Faery-tale

2013/01/08

The poverty of D&D spellcasting philosophy

I have always declared that AD&D spellcasting system is childish.

Let us compare.

ADVANCED DUNGEONS & DRAGONS 1st edition:

Magic-users draw upon arcane powers in order to exercise their
profession. While they have mighty spells of offensive, defensive, and
informational nature, magic-usersare very weak in combat. They have but
four-sided dice (d4) to determine how many hit points of damage they can
withstand, and magic-users have the least favorable table and progression
as regards missile and melee combat. Furthermore, they can wear no
armor and have few weapons they can use, for martial training is so
foreign to magic-use as to make the two almost mutually exclusive. Magic-
users can be of any alignment (explained hereafter).



LANDS OF THE RISING SUN (here):

[...]Yet mighty as it· was, Magic was never easy to learn nor to .perform.
Magicians had to go through years of study and austerity to scale the
heights of their art. To such scholarly mages, it was the mastery of
Magic that was their chief ambition. They went forth to adventure
not for excitement nor for riches, but to gain the wealth and rare
materials they needed for the further advancement of their studies
.

[...]And don't forget that casting a spell is not a simple, fool-proof pro-
cedure. The mage must do more than wave his hands, utter mystic
words, and expend fatigue points; He must have mastered the spell
(or be able to remember a partially mastered spell); he often has to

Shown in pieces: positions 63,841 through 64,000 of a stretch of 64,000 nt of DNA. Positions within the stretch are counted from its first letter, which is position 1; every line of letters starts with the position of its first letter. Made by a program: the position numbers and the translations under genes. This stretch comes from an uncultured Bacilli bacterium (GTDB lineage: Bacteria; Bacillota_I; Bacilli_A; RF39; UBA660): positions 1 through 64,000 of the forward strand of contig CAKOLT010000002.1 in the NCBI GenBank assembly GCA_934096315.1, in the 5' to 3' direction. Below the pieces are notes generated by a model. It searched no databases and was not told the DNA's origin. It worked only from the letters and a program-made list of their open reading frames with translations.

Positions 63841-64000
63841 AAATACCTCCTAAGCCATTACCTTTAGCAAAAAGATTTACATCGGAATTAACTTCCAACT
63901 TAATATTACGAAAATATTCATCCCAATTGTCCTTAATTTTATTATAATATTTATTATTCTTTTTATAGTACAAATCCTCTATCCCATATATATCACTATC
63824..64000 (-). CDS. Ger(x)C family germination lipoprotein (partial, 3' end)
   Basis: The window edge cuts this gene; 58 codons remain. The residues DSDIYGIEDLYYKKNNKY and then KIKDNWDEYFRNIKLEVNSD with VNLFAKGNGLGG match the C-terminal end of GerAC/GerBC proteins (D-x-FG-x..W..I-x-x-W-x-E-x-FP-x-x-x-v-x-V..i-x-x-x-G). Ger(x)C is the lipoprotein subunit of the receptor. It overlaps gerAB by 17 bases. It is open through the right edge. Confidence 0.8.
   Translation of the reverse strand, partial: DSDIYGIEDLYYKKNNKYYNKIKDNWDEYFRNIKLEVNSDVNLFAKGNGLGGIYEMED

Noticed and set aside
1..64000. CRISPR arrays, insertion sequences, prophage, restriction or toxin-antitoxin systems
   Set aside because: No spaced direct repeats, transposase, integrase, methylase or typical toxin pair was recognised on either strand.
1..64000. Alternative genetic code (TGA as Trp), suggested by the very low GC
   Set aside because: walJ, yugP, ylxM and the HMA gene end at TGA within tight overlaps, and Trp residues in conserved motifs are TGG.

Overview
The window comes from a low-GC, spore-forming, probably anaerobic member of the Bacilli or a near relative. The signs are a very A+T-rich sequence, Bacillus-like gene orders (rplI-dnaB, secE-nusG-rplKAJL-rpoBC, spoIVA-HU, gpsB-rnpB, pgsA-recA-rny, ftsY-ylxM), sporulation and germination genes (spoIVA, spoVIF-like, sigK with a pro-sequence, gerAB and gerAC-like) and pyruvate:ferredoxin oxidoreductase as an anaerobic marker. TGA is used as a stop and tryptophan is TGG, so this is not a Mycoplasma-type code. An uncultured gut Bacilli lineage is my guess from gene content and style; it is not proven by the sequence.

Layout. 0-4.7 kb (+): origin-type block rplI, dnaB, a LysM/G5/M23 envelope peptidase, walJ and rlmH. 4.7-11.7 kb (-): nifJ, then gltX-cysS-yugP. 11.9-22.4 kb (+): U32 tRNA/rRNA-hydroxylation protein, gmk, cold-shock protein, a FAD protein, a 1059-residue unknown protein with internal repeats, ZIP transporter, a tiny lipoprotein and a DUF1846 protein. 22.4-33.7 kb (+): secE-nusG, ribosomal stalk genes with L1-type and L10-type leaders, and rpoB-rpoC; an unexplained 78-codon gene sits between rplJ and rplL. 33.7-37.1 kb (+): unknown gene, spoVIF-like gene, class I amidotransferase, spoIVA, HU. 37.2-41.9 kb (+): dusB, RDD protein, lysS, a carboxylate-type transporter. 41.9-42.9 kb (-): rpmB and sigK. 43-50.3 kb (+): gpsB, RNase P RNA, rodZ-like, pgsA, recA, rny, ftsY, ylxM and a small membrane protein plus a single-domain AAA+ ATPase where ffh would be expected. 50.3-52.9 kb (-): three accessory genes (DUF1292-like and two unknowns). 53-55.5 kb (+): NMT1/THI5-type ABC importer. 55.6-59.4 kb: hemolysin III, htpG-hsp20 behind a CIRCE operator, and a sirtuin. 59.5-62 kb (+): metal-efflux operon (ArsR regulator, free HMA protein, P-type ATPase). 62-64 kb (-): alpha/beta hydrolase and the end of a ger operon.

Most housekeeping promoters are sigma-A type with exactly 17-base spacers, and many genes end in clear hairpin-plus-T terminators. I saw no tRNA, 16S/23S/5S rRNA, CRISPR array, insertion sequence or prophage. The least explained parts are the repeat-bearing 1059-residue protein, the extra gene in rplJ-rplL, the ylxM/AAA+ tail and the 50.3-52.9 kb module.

target his spell against the area or beings it is to affect (and be pre-
pared to have it go off elsewhere or even backfire against himself if
he fails to target successfully). Also spells of Illusion and Command
can be saved against by those of Intelligence and Wisdom-at the
cost of fatigue point loss.


CHIVALRY & SORCERY:

 If Magick is a form of knowledge, then the Magician should be seen as a seeker after knowledge. He is not a mere weapons technologist, as presented in some FRP games. He will not serve gold or power hungry individuals. Nor will he act as a heavily armed magical escort for glory-seeking adventurers simply because they need a compact magical S.W.A.T. team to take care of really dangerous foes. He has little interest in gaining possession of the magical devices of other Mages, because he can produce his own. His sole passion is to learn all of the secrets of the Arcane Arts -- the very secrets of the universe as he sees it. He is curious. He has to know the Truth! That Truth will most certainly give him great Powers, but it is in the knowing, not the exercise of Power, that the Magician finds his fulfillment ...

This does not rule out the excitement of an adventure. Only the Magician has some deep motive for going. He stands to learn something new or is attempting to forestall some terrible disaster. He doesn't go for ordinary reasons; for he is not an ordinary man.




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